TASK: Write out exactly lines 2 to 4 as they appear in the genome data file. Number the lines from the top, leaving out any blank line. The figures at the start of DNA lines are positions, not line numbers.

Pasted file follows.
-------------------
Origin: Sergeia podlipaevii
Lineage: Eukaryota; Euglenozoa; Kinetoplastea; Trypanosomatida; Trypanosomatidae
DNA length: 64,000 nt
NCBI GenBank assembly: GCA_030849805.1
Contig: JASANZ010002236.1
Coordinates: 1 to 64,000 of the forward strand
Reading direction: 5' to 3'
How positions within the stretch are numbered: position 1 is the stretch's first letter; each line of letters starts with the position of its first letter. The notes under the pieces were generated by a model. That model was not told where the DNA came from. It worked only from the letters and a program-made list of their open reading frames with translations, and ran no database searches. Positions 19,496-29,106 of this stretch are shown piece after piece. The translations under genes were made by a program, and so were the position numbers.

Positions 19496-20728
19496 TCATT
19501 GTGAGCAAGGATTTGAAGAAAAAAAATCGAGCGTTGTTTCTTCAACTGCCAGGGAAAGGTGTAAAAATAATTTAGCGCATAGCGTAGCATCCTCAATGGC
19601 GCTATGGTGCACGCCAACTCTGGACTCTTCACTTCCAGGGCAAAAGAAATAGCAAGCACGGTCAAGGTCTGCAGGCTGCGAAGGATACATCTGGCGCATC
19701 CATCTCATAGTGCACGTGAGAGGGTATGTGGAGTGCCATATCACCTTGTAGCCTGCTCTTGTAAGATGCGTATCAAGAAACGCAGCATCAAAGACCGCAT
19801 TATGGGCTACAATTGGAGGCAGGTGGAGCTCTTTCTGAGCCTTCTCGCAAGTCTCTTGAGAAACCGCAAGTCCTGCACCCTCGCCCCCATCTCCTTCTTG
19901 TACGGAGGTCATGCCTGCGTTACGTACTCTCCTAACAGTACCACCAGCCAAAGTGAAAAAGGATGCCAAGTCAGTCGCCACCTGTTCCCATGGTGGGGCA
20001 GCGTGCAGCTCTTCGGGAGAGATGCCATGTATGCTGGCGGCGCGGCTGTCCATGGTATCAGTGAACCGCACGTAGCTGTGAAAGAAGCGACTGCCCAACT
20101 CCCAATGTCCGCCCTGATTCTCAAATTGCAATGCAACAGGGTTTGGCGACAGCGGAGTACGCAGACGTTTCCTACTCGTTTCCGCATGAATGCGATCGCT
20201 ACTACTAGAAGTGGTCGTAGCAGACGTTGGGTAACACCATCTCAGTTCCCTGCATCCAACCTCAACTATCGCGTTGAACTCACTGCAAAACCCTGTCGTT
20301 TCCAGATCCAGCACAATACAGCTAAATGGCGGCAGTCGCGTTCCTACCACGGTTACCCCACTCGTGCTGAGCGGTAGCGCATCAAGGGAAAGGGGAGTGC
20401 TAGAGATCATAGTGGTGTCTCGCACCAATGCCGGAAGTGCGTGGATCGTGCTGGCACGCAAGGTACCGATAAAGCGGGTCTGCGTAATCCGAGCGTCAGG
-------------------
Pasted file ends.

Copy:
Lineage: Eukaryota; Euglenozoa; Kinetoplastea; Trypanosomatida; Trypanosomatidae
DNA length: 64,000 nt
NCBI GenBank assembly: GCA_030849805.1